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A new exemplar of Ludlul bēl nēmeqi Tablet I from Birmingham 1

  • W. Horowitz and W. G. Lambert

Extract

In the early 1980s a group of cuneiform tablets formerly in the collection of Sir Henry Wellcome housed at the Wellcome Historical Medical Museum arrived at the Birmingham City Museum and Art Gallery. The majority of these tablets were Ur III administrative texts that were published in Birmingham Cuneiform Tablets I–II. Other tablets in the collection included Old Akkadian, Old Babylonian and Late Babylonian documents, a Shulgi plaque, clay cones, inscribed bricks, a small group of astronomical texts, and a few unidentified miscellaneous tablets and fragments. One of these unidentified fragments turned out to be a hitherto unknown exemplar of Ludlul Bēl Nēmeqi Tablet I, and is the occasion of the current study.

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1

The authors would like to thank Mr Philip J. Watson for his ongoing co-operation in the publication of the Birmingham Museum tablets, and the Trustees of the Birmingham City Museum and Art Gallery for permission to study and publish the Ludlul Bēl Nēmeqi fragment below. The authors also wish to thank the Trustees of the British Museum and the Vorderasiatisches Museum for permission to study and publish tablets in their collection. W. Horowitz expresses his gratitude to the American Philosophical Society for a research grant that made a visit to Berlin possible; Dr J. Marzahn and Mr C. B. F. Walker for their co-operation in this project; and Vince and Maghread for their hospitality in Birmingham and Leeds. The photographs of the Birmingham tablets were taken by Mr David Bailey of the Birmingham City Museum and Art Gallery.

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2 Watson, P. J., Catalogue of the Cuneiform Tablets in the Birmingham Museum I. Neo-Sumerian Texts from Drehem (1986) and II. Neo-Sumerian Texts from Umma and Other Sites (1993). For Vol. I cf. Horowitz, W. and Watson, P., “Further Notes on Birmingham Cuneiform Tablets Vol. 1”, ASJ 13 (1991) 409–17. For the pre-Wellcome cuneiform materials at Birmingham see George, A. R., “Cuneiform Texts in the Birmingham City Museum”, Iraq 41 (1979) 121–40 and Walker, C. B. F., Cuneiform Brick Inscriptions, The British Museum, London (1981).

3 See Jursa, M., “Neu- und spätbabylonische Texte aus den Sammlungen der Birmingham Museum and Art Gallery,” Iraq 59 (1997) 97174 .

4 Watson, P. J., “A Stone Foundation Plaque of Shulgi in Birmingham City Museum”, RIM Annual Review 9 (1991) 27–8.

5 Horowitz, W., “Astronomical Cuneiform Texts in the Birmingham City Museum”, WGL Studies 309–14.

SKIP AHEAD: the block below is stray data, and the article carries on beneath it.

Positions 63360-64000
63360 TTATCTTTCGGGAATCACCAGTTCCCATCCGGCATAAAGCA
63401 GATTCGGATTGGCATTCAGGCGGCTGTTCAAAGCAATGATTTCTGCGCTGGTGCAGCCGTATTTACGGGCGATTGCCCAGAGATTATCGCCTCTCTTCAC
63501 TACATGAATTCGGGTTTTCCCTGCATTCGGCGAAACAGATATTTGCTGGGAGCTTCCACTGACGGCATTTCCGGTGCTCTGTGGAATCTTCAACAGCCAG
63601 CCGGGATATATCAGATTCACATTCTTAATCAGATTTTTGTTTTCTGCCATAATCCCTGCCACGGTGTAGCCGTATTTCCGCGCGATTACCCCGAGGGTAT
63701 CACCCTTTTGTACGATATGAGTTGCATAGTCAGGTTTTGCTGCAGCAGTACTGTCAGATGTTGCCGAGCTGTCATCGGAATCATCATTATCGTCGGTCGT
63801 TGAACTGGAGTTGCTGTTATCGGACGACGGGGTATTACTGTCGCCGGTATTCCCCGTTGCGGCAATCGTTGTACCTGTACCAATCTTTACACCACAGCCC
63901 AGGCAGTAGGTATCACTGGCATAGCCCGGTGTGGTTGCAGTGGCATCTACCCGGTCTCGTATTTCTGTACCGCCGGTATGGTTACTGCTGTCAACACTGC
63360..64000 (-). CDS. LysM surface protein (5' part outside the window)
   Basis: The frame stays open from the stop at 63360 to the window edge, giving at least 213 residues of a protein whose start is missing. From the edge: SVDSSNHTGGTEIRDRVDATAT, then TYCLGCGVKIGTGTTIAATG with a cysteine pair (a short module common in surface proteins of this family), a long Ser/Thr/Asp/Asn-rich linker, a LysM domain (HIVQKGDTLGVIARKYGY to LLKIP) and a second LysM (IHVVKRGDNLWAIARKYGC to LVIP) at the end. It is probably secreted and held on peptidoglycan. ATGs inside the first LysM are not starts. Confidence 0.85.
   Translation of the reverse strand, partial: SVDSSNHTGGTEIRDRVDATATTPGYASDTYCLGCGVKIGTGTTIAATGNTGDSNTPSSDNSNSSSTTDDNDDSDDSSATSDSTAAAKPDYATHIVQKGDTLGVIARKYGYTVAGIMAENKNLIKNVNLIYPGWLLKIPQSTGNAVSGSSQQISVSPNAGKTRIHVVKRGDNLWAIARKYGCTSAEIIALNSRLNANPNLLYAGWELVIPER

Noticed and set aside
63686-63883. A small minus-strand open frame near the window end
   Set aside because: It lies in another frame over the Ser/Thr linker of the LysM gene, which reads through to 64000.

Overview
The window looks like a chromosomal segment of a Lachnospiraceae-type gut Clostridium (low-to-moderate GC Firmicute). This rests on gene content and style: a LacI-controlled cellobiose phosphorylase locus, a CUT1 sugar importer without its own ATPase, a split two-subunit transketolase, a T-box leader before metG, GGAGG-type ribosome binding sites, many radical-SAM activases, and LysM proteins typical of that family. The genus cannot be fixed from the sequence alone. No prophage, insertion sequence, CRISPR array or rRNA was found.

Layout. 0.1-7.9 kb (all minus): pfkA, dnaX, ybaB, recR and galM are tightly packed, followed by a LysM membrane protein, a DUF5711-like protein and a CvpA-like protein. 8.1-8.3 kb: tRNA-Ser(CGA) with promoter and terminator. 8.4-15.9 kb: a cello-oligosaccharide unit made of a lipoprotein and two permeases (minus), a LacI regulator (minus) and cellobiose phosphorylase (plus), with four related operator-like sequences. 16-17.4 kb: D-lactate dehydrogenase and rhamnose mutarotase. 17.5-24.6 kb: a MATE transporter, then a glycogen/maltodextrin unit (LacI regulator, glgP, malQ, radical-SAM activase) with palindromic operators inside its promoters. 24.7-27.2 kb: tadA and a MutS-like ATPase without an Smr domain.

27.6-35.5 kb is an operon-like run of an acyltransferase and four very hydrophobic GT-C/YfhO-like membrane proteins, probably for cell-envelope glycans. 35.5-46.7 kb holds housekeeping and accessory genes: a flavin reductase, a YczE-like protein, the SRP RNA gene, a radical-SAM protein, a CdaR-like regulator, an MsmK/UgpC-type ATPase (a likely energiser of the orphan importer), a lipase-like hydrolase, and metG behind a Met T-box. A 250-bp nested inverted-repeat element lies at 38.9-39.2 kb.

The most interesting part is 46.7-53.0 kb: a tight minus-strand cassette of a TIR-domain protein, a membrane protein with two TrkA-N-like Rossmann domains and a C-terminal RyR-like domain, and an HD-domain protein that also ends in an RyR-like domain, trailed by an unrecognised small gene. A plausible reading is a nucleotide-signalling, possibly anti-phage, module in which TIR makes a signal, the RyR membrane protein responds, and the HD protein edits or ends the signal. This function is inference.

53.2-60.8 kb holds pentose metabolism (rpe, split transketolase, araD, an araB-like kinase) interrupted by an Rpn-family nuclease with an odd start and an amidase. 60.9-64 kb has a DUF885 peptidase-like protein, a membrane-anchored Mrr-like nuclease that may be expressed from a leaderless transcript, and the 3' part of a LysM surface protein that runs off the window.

6 The editio princeps of Ludlul Bēl Nēmeqi remains that of Lambert, W. G. in Babylonian Wisdom Literature 2162 with additions in ibid. 343–5. An updated edition of parts of Ludlul I with a new exemplar from Nimrud was published by Wiseman, D. J., “A New Text of the Babylonian Poem of the Righteous Sufferer”, AnSt 30 (1980) 101–7. This exemplar was then republished with the same copy and a photograph in Wiseman, D. J. and Black, J., Literary Texts from the Temple of Nabû, CTN IV (1996) No. 201 . More recently A. R. George and F. N. H. Al-Rawi published an edition of a nearly complete exemplar of Ludlul I from Sippar in their article Tablets from the Sippar Library VII. Three Wisdom Texts”, Iraq 60 (1998) 187201 . For further bibliography to Ludlul Bēl Nēmeqi and exemplars to Tablet I see George, and Al-Rawi, , Iraq 60 187 n. 2.

7 The second name, Ina-Esagil-zēr[u], does not prove that the provenience of the tablet is Babylon since names of this type are occasionally found on tablets from other cities. Note for example Cyr. 313: 2 , Dar. 50: 4 from Sippar. For examples of names Ina-Esagil-… see Tallqvist NBN 76–7 and more recently OECT 10 p. 22 (from Kish?); Jursa, M., Iraq 59 (1997) 130 no. 50: 4 (in the Wellcome group at Birmingham), originally from the Esagil archive at Babylon (see Iraq 59 99, 129 ). For the colophon see below p. 244.

8 The sigla j, n, z below are as in BWL 29–31.

9 For example, i]r-tú-ba instead of ir-tu-ba in line 113, and long writings ḫa-at-tum, i -šá-a-tú, and e-ma-a-tum in lines 112, 114–15.

10 The British Museum and Vorderasiatisches Museum exemplars were collated by W. Horowitz during visits in 1997. New photographs of the Berlin exemplars VV and z are placed in evidence below on Fig. 1.

11 KK rev. is preserved only on K. 9810, as the reverse of K. 9392 is effaced.

12 The copy was prepared by F. N. H. Al-Rawi from the photograph, aided by a transliteration and notes that he prepared in Baghdad. Thus, the transliteration may often be the best witness to the original tablet (see Iraq 60 191–2).

13 Less likely but just possible, rab-b[a]t.

14 Ruling in VV.

15 Nim mašku, “skin,”; Si šīrū, “flesh.”

16 Emended from … m a-da-b[i-bi].

1 The authors would like to thank Mr Philip J. Watson for his ongoing co-operation in the publication of the Birmingham Museum tablets, and the Trustees of the Birmingham City Museum and Art Gallery for permission to study and publish the Ludlul Bēl Nēmeqi fragment below. The authors also wish to thank the Trustees of the British Museum and the Vorderasiatisches Museum for permission to study and publish tablets in their collection. W. Horowitz expresses his gratitude to the American Philosophical Society for a research grant that made a visit to Berlin possible; Dr J. Marzahn and Mr C. B. F. Walker for their co-operation in this project; and Vince and Maghread for their hospitality in Birmingham and Leeds. The photographs of the Birmingham tablets were taken by Mr David Bailey of the Birmingham City Museum and Art Gallery.

A new exemplar of Ludlul bēl nēmeqi Tablet I from Birmingham 1

  • W. Horowitz and W. G. Lambert

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